Seattle sisters saw the Beatles in 1964, return to the same venue tonight to see Paul McCartney
On August 21, 1964, The Beatles played their first concert in Seattle. More than 14,000 screaming fans packed into the Seattle Center Coliseum, including these sisters from Ballard.
“I was 14 when I saw The Beatles, and I’m 72 now,” said Barbara Horn.
“I was 21 when I saw The Beatles, and I will be turning 80 in July,” said Irene Crawford.
Typically, the little sister learns about the cool new bands from their older sibling, but not in this case.
“I didn’t even know who these Beatles were,” said Irene. “But I worked downtown and she’d want me to pick up these magazines for her that had The Beatles on it, at Woolworths. So then I started looking at them and listening and I thought, oh, they’re good.”
Horn was in 7th grade when she caught Beatles fever.
“Do you remember the 45 records? They’d be in a little sleeve?” asked Horn. “My friend and I got to class and she said, ‘Barbara, I want to show you something.’ She pulls it out of her pocket. We’d never really seen them before! It was, ‘Oh wow. They’re really cute!'”
Horn still has a big, homemade Beatles scrapbook she made as a teenager full of newspaper clippings and her ticket to the 1964 show.
“You may touch it,” Horn laughs. “Look! Tickets were $3, $4, and $5. Think what they are now.”
She also has the photos she took at the concert. After finding their seats, Horn ditched her sister and tried to get a better view of the stage; she has a photo of The Beatles walking off the stage.
“They’re running by me,” said Horn. “Here comes Paul and for some reason, I just reached out with my right hand and [touched him] right down his upper arm.”
“She came back to us,” laughed Crawford. “And said, ‘I touched Paul McCartney!”
But the thing the sisters remember most:
“The screaming!” said Horn, who is very proud that she didn’t scream at the show. “I’d never heard screaming like that.”
“The Beatles set was only 29 minutes long, and you just can’t hear it,” said KIRO Newsradio’s resident historian, Feliks Banel. “There are bootleg recordings of almost every show The Beatles did and there’s one for Seattle. I think it’s generally regarded by experts as the worst bootleg recording of any of the shows because you can’t hear what’s going on. You just hear screaming. You associate so much human screaming and yelling with negative things. This was like ecstasy!”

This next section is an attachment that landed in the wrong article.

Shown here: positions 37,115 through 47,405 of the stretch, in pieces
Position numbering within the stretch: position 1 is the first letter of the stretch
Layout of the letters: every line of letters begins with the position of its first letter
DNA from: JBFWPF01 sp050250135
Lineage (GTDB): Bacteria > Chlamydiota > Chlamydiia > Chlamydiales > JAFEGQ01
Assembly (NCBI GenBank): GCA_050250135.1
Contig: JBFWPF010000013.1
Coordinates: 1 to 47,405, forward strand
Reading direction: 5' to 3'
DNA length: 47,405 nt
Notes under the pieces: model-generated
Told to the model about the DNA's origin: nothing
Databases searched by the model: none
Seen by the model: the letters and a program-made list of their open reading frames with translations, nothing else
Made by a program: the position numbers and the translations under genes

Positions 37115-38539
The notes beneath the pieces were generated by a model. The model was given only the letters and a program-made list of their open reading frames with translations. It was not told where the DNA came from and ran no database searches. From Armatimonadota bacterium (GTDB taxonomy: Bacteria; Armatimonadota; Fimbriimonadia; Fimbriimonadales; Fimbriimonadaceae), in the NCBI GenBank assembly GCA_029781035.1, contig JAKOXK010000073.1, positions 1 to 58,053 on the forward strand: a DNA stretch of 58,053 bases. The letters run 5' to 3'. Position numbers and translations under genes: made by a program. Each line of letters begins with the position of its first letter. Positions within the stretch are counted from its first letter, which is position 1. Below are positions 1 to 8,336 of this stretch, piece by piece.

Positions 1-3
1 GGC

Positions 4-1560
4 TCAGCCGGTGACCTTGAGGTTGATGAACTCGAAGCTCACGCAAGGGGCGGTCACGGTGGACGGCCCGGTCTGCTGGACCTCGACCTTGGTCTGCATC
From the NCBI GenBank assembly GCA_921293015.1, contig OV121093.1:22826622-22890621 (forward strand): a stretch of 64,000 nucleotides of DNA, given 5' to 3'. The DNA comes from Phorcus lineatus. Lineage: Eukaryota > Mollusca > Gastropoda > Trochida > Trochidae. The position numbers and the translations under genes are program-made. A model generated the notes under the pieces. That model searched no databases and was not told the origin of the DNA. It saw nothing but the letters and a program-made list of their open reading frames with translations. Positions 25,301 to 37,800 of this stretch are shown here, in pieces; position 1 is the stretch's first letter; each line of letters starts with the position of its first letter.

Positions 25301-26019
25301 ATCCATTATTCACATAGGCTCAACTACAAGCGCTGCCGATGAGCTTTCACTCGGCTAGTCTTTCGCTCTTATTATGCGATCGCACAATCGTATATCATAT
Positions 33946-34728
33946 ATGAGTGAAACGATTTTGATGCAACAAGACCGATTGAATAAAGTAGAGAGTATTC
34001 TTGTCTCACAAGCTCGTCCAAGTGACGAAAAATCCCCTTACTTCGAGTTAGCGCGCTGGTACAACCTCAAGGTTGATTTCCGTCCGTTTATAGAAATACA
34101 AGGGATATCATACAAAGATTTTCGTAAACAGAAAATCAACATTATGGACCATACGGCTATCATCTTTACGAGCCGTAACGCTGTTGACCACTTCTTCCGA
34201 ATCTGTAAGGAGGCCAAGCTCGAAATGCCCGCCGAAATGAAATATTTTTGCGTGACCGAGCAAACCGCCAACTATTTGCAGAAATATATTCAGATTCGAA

The Beatles mostly played covers that night. They opened the show with Twist and Shout by the Isley Brothers and closed with Long Tall Sally by Little Richard.
“This notion of African American music, four guys from Liverpool buying these records from import record shops,” mused Banel. “The combination of American rhythm and blues, Liverpool accents and the skilled musicians they were in this boy band, this quintessential pop bubblegum boy band, and all these girls screaming and yelling… But the music still stands up 60 years later. We’ll never see anything like it ever again in the history of mankind.”
The Beatles only played Seattle twice, once again in 1966, but 1964 is the show everyone talks about.
“Seattle in 1964 was still experiencing the afterglow of the 1962 World’s Fair,” said Banel. “You can’t overstate how much impact that event, and building everything that’s now Seattle Center, what that had on the city. In 1964 The Beatles organized their first North American tour and Seattle can host The Beatles because we have the coliseum, what’s now called Climate Pledge Arena. It’s converted after the fair into this incredible concert venue at the height of The Beatles’ initial wave of popularity.”
Paul McCartney played that very same arena last night and he’ll play another show this evening. And Horn had a big surprise for her big sister. She handed her a card and Crawford read aloud.
“‘Sis, I want to keep the memories going. It’s only been 58 years this August since we saw The Beatles. I have tickets for us to see Paul McCartney!'” Crawford squeals. “Oh my god! ‘Be there or be square!'”
Horn started getting emotional.
“When I listen to that music, it brings me back to that happy time. That was a very happy time,” said Horn. “It’s an emotional feeling. You can hear it in my voice. The fun of the evening, the anticipation. This is my memory and I only have shared it with myself and my sister.”
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- Rachel Belle hosts the James Beard Award nominated podcast Your Last Meal and she's an Edward R Murrow award winning feature reporter. Follow Rachel on Instagram.